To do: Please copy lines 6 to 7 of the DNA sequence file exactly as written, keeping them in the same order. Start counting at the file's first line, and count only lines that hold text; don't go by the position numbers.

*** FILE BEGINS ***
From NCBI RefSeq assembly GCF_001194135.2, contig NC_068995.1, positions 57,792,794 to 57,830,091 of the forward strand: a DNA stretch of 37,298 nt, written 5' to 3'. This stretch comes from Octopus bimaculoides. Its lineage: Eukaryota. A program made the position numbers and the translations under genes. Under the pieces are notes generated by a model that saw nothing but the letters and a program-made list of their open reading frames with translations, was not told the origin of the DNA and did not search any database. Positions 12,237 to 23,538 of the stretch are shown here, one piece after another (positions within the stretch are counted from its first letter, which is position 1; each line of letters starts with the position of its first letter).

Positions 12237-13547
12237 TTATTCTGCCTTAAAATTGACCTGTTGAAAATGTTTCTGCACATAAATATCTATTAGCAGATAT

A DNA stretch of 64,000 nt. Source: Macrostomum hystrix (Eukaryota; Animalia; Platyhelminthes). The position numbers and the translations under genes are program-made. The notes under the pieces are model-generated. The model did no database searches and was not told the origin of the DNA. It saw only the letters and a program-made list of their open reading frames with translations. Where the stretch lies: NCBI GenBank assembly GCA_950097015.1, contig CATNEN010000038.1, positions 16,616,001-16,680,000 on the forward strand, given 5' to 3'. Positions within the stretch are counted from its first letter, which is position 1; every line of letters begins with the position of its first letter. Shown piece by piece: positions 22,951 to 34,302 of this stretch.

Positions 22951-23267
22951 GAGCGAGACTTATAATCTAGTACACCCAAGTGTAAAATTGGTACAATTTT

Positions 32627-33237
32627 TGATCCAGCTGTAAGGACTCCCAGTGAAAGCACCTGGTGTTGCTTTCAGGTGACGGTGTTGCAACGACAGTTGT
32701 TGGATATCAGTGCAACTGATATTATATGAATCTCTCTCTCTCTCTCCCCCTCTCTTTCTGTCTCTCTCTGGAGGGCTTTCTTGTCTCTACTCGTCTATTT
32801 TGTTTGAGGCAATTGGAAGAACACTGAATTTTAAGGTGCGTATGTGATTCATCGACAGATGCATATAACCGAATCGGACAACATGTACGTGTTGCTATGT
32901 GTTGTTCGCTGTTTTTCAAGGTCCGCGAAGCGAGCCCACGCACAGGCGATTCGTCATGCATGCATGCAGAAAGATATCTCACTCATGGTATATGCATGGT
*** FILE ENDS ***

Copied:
22951 GAGCGAGACTTATAATCTAGTACACCCAAGTGTAAAATTGGTACAATTTT

Positions 32627-33237